Conclusions and Implications of Key FindingsThe review yielded 37 articles and 267 sets of cost estimates. We found no cost-of-illness studies with cost estimates for hepatitis B, measles, rubella, or yellow fever from primary data. Most estimates were from countries in Gavi preparatory (28%) and accelerated (28%) transition, followed by those who are initiating self-financing (22%) and those not eligible for Gavi support (19%). Thirteen articles compared household expenses to manage illnesses with income and two articles with other household expenses, such as food, clothing, and rent. An episode of illness represented 1 &...
Source: PharmacoEconomics - Category: Health Management Source Type: research
By MICHEL ACCAD, MD With cases of COVID-19 either disappeared or rapidly diminishing from places like Wuhan, Italy, New York, and Sweden, many voices are speculating that herd immunity may have been reached in those areas and that it may be at hand in the remaining parts of the world that are still struggling with the pandemic.  Lockdowns should end—or may not have been needed to begin with, they conclude. Adding plausibility to their speculation is the discovery of biological evidence suggesting that prior exposure to other coronaviruses may confer some degree of immunity against SARS-CoV...
Source: The Health Care Blog - Category: Consumer Health News Authors: Tags: COVID-19 Health Policy immunity MICHEL ACCAD Pandemic Source Type: blogs
As the world reels from illnesses and deaths due to COVID-19, the race is on for a safe, effective, long-lasting vaccine to help the body block the novel coronavirus SARS-CoV-2. The three vaccine approaches discussed here are among the first to be tested clinically in the United States. How vaccines induce immunity: The starting line In 1796, in a pastoral corner of England, and during a far more feudal and ethically less enlightened time, Edward Jenner, an English country surgeon, inoculated James Phipps, his gardener’s eight-year-old son, with cowpox pustules obtained from the arm of a milkmaid. It was widely belie...
Source: Harvard Health Blog - Category: Consumer Health News Authors: Tags: Coronavirus and COVID-19 Health Infectious diseases Vaccines Source Type: blogs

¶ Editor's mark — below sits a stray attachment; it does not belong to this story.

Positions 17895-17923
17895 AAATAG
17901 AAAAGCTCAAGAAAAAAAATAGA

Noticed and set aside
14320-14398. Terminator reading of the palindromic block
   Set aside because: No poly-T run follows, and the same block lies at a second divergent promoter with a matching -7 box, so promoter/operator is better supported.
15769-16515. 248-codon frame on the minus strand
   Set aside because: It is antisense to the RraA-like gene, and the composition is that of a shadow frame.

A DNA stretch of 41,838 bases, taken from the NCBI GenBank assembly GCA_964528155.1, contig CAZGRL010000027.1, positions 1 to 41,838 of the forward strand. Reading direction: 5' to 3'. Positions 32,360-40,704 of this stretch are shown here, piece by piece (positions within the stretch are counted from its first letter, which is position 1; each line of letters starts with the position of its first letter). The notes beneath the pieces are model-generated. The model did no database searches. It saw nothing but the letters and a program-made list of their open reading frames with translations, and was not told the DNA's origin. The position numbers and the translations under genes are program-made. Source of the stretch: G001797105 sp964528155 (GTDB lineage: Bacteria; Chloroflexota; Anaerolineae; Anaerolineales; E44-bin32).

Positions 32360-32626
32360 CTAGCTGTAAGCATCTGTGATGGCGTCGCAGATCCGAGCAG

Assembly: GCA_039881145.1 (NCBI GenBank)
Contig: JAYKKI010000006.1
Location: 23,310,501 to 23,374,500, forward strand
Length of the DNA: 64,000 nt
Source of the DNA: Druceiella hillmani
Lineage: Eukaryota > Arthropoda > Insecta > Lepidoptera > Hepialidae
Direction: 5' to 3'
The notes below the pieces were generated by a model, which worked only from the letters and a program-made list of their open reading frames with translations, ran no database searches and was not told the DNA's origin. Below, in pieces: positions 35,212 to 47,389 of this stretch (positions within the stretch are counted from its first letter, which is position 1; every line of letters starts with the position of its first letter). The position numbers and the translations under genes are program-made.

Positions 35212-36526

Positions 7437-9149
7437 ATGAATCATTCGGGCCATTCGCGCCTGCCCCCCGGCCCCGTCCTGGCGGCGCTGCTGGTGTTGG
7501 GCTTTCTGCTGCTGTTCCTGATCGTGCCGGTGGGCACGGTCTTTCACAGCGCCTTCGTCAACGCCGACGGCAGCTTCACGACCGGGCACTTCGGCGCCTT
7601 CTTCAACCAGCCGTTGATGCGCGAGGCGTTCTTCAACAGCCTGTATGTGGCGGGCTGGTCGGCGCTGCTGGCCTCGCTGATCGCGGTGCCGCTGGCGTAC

Authors: Elhusseiny KM, Abd-Elshahed Abd-Elhay F, Kamel MG Abstract INTRODUCTION: Severe acute respiratory syndrome coronavirus-2 (SARS-CoV-2) has emerged in China. There are no available vaccines or antiviral drugs for COVID-19 patients. Herein, we represented possible therapeutic agents that may stand as a potential therapy against COVID-19. AREAS COVERED: We searched PubMed, Google Scholar, and clinicaltrials.gov for relevant papers. We showed some agents with potentially favorable efficacy, acceptable safety as well as good pharmacokinetic profiles. Several therapies are under assessment to evaluate their e...
Source: Expert Review of Anti-Infective Therapy - Category: Infectious Diseases Tags: Expert Rev Anti Infect Ther Source Type: research
From 2018-2019, the Bill and Melinda Gates Foundation gave more money to the World Health Organization than any entity except the U.S. government. With President Donald Trump cutting ties to the international health agency in the midst of the COVID-19 pandemic, the Gates Foundation’s work has come into sharper relief than ever. Co-chair Bill Gates announced at the Global Vaccine Summit on June 4 that it will give $1.6 billion over five years to the Vaccine Alliance (GAVI), to help ensure that people around the world have access to vaccines, regardless of income. The Gates Foundation in 1999 pledged $750 million to he...
Source: TIME: Health - Category: Consumer Health News Authors: Tags: Uncategorized COVID-19 Source Type: news